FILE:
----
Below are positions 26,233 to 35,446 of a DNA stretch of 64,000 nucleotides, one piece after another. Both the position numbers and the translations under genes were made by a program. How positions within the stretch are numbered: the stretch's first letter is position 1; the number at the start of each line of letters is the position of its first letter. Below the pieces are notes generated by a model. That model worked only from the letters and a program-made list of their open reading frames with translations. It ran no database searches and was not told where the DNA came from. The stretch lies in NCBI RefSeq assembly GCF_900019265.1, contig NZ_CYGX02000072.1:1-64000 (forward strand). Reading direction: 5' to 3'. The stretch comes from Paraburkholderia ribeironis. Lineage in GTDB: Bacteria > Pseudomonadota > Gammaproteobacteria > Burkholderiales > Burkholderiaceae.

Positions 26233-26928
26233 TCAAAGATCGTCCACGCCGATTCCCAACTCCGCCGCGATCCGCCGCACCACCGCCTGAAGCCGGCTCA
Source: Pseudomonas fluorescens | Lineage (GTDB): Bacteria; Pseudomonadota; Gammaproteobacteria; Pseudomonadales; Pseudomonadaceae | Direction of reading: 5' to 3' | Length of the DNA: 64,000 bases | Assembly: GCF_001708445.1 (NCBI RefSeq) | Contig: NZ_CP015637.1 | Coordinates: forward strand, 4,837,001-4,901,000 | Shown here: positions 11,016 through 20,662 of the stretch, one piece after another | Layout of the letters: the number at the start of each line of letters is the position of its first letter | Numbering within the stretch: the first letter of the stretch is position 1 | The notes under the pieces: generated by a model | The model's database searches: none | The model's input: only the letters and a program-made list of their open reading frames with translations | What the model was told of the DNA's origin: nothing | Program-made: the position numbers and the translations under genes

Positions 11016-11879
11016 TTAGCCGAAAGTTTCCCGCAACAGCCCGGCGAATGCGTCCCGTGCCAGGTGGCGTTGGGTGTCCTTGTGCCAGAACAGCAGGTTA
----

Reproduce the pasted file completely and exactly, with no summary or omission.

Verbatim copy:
Below are positions 26,233 to 35,446 of a DNA stretch of 64,000 nucleotides, one piece after another. Both the position numbers and the translations under genes were made by a program. How positions within the stretch are numbered: the stretch's first letter is position 1; the number at the start of each line of letters is the position of its first letter. Below the pieces are notes generated by a model. That model worked only from the letters and a program-made list of their open reading frames with translations. It ran no database searches and was not told where the DNA came from. The stretch lies in NCBI RefSeq assembly GCF_900019265.1, contig NZ_CYGX02000072.1:1-64000 (forward strand). Reading direction: 5' to 3'. The stretch comes from Paraburkholderia ribeironis. Lineage in GTDB: Bacteria > Pseudomonadota > Gammaproteobacteria > Burkholderiales > Burkholderiaceae.

Positions 26233-26928
26233 TCAAAGATCGTCCACGCCGATTCCCAACTCCGCCGCGATCCGCCGCACCACCGCCTGAAGCCGGCTCA
Source: Pseudomonas fluorescens | Lineage (GTDB): Bacteria; Pseudomonadota; Gammaproteobacteria; Pseudomonadales; Pseudomonadaceae | Direction of reading: 5' to 3' | Length of the DNA: 64,000 bases | Assembly: GCF_001708445.1 (NCBI RefSeq) | Contig: NZ_CP015637.1 | Coordinates: forward strand, 4,837,001-4,901,000 | Shown here: positions 11,016 through 20,662 of the stretch, one piece after another | Layout of the letters: the number at the start of each line of letters is the position of its first letter | Numbering within the stretch: the first letter of the stretch is position 1 | The notes under the pieces: generated by a model | The model's database searches: none | The model's input: only the letters and a program-made list of their open reading frames with translations | What the model was told of the DNA's origin: nothing | Program-made: the position numbers and the translations under genes

Positions 11016-11879
11016 TTAGCCGAAAGTTTCCCGCAACAGCCCGGCGAATGCGTCCCGTGCCAGGTGGCGTTGGGTGTCCTTGTGCCAGAACAGCAGGTTA